The super zoom lens: If you really wish to take only one lens that you can leave on the camera body all the time and maintain a certain degree of flexibility then the super zoom is worthy of consideration. The optical design of these lenses seem to be improving with each generation and some high quality results are possible. However, it must be kept in mind that there are a number of optical compromises that will dictate under which conditions the lens can be best used. It is not uncommon for there to be a higher degree of distortion at the wide angle end and greater optical softness at the telephoto extremes. Understanding the characteristics of the lens will help to make the most of situations but a certain level optical issues may be compensated for with a decent image editing application.
The Prime Lens: The prime lens has taken a back seat for some as zoom lenses have improved in quality and offer greater flexibility. The prime lenses have the advantage of generally offering sharper edge to edge images, higher contrast, and can be optically faster (which is a benefit to autofocus systems) aiding low light shooting. Perhaps the best use of these lenses is when a clear idea of the subject matter is in mind. This would reduce the chance of ending up with the wrong lens on the camera body for a given situation resulting in lost photo opportunities.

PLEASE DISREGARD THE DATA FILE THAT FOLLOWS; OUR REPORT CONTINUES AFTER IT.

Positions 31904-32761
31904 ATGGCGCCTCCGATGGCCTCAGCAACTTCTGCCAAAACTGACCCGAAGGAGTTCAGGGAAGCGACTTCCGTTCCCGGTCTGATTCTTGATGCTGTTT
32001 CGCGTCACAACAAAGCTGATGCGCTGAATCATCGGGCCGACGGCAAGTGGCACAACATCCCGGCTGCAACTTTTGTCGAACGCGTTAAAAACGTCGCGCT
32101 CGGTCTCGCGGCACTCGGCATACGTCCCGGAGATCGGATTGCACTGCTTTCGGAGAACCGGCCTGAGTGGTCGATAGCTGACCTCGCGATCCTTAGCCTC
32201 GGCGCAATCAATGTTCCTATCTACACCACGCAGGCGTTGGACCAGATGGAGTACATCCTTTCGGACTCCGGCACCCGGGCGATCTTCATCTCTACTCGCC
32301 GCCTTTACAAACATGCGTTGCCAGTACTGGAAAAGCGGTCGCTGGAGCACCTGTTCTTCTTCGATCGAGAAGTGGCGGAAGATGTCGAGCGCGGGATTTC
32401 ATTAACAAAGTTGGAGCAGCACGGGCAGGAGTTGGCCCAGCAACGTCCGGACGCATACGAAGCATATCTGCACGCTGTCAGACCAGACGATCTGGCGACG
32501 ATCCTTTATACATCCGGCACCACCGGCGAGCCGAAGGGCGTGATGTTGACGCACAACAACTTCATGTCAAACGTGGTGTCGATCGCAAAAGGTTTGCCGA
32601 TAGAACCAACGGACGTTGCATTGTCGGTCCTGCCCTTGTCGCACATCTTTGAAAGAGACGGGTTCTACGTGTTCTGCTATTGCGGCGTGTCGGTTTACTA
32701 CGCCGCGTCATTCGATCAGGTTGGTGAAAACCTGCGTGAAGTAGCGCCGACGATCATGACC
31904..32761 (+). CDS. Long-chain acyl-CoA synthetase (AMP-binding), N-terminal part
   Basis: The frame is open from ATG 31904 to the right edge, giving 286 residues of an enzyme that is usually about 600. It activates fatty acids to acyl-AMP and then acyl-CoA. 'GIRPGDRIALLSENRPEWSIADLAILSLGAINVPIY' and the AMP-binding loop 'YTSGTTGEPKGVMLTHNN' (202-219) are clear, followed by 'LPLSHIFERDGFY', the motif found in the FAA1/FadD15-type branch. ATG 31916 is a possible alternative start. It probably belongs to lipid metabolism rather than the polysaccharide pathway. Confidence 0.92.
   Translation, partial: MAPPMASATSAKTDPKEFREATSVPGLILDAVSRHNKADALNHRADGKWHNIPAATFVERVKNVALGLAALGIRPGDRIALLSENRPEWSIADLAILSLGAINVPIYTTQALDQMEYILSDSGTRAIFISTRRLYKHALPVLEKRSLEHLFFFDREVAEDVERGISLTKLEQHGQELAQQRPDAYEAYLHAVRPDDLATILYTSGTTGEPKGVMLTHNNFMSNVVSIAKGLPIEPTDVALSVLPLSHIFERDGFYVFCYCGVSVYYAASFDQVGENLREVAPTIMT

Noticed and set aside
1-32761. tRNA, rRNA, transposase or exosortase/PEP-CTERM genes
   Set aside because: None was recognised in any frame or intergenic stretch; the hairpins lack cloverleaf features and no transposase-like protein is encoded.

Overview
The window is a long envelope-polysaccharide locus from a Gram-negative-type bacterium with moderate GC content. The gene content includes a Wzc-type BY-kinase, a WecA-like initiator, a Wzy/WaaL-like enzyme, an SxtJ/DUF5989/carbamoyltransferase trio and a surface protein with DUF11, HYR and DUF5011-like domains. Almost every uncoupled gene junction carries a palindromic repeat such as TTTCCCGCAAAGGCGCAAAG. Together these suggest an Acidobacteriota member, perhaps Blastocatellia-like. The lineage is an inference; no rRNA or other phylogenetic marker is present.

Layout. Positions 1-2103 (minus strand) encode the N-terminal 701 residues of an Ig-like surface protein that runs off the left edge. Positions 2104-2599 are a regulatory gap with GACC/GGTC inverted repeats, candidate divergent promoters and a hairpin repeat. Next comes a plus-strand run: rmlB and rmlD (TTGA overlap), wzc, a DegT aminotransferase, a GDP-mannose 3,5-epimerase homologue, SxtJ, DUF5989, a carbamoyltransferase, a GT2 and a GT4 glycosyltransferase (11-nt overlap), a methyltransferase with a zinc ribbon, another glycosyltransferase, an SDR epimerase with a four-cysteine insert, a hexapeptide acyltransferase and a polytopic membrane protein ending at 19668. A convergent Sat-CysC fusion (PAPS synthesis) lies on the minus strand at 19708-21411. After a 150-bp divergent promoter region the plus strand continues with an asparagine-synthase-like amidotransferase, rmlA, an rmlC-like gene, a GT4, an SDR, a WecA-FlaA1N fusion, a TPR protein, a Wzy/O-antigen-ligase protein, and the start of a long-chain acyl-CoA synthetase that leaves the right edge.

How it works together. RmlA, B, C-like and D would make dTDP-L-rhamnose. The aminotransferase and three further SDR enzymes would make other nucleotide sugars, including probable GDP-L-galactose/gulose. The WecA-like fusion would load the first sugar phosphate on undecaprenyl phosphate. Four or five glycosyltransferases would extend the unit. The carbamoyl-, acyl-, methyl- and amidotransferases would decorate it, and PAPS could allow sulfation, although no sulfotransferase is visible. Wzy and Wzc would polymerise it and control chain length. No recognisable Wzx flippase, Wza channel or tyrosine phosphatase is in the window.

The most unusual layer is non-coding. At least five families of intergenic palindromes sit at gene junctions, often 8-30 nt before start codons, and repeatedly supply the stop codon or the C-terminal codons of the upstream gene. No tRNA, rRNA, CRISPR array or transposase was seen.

The telephoto zoom lens: This is where significant weight may be added to your camera bag. A typical telephoto zoom lens for a digital camera (using an APS-C imaging sensor) covers the range of 70-300mm, which is effectively a 100-400mm zoom lens. The size of these lenses varies depending on the optical design but will take up significantly more space in the camera bag. These lenses are typically optically slow (from f/4.5 to f/5.6 across its range) and so are best suited for shooting in outdoor conditions. If an optically faster lens is required that usually falls to the 70-200mm f/2.8 lens (effectively a 100-300mm lens on a camera using an APS-C sensor). Its zoom range is shorter but it usually offers a higher optical quality, better build quality and more weight. It is best only to travel with this type of lens when it is certain it will be used. It is a lot of weight to carry around on the off chance it may be used and it requires a great deal of space in the camera bag.
The macro lens: With standard zoom lens generally offering some degree of close-up capability, the macro lens may not be necessary. It could be seen, like the prime lens, only necessary to pack where you have clear subject matters in mind for its use. It does have the added benefit that it can make a decent portrait lens if the occasion calls for it (depending on its focal length).